So guess what ATDN did when they were safely in the Tier-1 club? In Dec 2002, they dis-peered Cogent! (Its one of those clubs where you have to close the door behind you). Meanwhile those red numbers were piling up for our protagonist. By 2003 it was on the verge of going bankrupt and eventually it essentially did go bankrupt (I'm no accountant but I think what happened was they couldn't pay for their vendor-financed routers from Cisco so they gave Cisco a whole bunch of equity instead -- if you have any friends who owned pre-2003 Cogent equity, ask them... Then again, maybe you shouldn't remind them). But even as the company ha done foot in the grave, they kept selling those GigE pipes at $10,000/month, and it was still the cheapest bandwidth around, so their traffic volume continued to grow by leaps and bounds, making them one of the largest backbones in terms of traffic carried. By 2005, Cogent had grown up and was really pushing to the left, on that table. But Level 3 was threatening to de-peer (as was revealed later, negotiations had started in July) and they were big enough that that would push Cogent far over to the right. In an attempt to get more leverage against Level 3, in August 2005, Cogent reps started contacting Level 3 customers and offering them insanely low prices, even lower than their traditional "disruptive pricing", but only for Level 3 customers. Finally, in October, Level 3 called their bluff and before you knew it, Cogent was down, and there was no doubt as to who was Tier-1 and who wasn't. For more on the tactical details of this particular incident here's my opinion on the Level 3/Cogent peering disput of 2005.

So what now? Cogent is still losing money. But, there's one important variable working in their favor. Bandwidth prices have been declining more or less steadily at 30% decline per year for the last 3 decades. So now, typical transit prices went from $150-$200/Mbps/month in 2001 are now in the $15-30 range. So the good news for Cogent is that they may finally start making a profit on bandwidth! But the bad news is the marketing advantage of their "disruptive pricing" has shrunk dramatically. Today Cogent is just another transit provider, a bit cheaper and with a lingering reputation for lower quality among large backbones..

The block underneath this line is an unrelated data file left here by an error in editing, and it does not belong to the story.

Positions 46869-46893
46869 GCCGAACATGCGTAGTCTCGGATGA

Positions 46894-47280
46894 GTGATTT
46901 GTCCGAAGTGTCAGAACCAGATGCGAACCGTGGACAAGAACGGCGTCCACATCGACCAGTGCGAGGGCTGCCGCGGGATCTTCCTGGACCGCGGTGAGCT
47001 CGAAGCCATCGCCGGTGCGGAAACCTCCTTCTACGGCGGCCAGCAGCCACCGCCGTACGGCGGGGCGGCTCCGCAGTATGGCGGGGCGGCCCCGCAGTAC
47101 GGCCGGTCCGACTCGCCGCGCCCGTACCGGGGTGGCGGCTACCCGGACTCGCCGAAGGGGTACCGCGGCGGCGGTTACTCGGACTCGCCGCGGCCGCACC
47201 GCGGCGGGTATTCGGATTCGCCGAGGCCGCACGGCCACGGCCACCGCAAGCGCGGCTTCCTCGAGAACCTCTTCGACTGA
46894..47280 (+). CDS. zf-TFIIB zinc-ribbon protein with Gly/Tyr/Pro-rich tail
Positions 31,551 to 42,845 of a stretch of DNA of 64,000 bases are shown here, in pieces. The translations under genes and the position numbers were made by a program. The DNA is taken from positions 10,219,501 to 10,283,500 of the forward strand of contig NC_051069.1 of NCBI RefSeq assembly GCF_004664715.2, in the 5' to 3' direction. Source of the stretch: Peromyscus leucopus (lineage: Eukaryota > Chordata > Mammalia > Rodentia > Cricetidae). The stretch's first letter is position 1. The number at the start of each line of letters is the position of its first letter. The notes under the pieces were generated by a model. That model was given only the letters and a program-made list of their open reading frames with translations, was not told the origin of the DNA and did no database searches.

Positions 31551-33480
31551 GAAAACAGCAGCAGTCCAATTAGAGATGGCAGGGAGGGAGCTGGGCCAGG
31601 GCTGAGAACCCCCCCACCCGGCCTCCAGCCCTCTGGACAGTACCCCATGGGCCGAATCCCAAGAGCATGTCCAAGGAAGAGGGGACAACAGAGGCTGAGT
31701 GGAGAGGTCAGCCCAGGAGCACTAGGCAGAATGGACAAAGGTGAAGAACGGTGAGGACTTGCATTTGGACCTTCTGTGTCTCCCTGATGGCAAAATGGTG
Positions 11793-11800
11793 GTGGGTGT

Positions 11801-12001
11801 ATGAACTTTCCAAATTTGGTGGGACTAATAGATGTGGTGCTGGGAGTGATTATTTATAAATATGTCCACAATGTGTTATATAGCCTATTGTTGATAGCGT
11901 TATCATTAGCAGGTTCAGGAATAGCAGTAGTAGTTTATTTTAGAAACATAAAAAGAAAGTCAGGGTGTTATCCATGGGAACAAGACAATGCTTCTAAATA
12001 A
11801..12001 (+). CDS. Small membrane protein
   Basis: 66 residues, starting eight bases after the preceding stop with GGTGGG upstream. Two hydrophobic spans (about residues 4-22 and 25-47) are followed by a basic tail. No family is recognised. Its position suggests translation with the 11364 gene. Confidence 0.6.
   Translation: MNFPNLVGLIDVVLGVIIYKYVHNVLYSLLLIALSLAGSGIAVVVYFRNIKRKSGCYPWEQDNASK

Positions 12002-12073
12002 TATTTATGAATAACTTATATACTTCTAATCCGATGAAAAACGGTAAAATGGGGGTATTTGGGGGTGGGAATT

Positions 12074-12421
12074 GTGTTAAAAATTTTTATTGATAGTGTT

All the money they lost in the past by being cheaper does not seem buy them any competitive advantage today. It simply was a giant exercise in transforming the savings of little old ladies (the shareholders) into sports cars for porn webmasters (the heavy users who managed to get wholesale bandwidth below the true cost for a few years). Oh and Cisco ended up owning one of the major competitors of all their other main customers... Oops!

I think the moral of the story is that IP transit is a commodity, you can compete based on price and quality (or you can bundle it with other services and make it a non-wholesale product, like a CDN, hosting, managed services etc. but that's a whole other story). But there's no point in trying to build market share by selling below market (unlike the case with say software). When it's a commodity, sophisticated buyers (multi-homed, with their own ASN and IP address allocation, and connecting in carrier neutral facilities) will just arbitrage -- enjoy your early losses and leave you if you ever try reap the higher profits.


  1. Disclaimer: this is purely one person's opinion, and in fact this blog is only meant to be read by the author so don't sue or anything. This has nothing to do with investments either. Yes I bought LVLT in February of 2007, but that's unrelated. The only reason I am not disclosing the amount is that it's so small it's embarassing. I don't want to disappoint anyone who might think I'm a big baller. I have never shorted or take any other position on CCOI ... But I reserve the moral right to do so!

  2. Why this post? Regular readers (hey me!) will have noted that one of the core missions of this blog is for me to be able to say "I told you so!" with impunity. Not because I'm egotistical but because I hope it makes me a less boring person elsewhere. Today's is a big one, and all my friends should be thankful that I'm letting it all out here. I've been meaning to come back to this topic for 3 years at least and was prompted recently by an email from Chris M. Thanks Chris!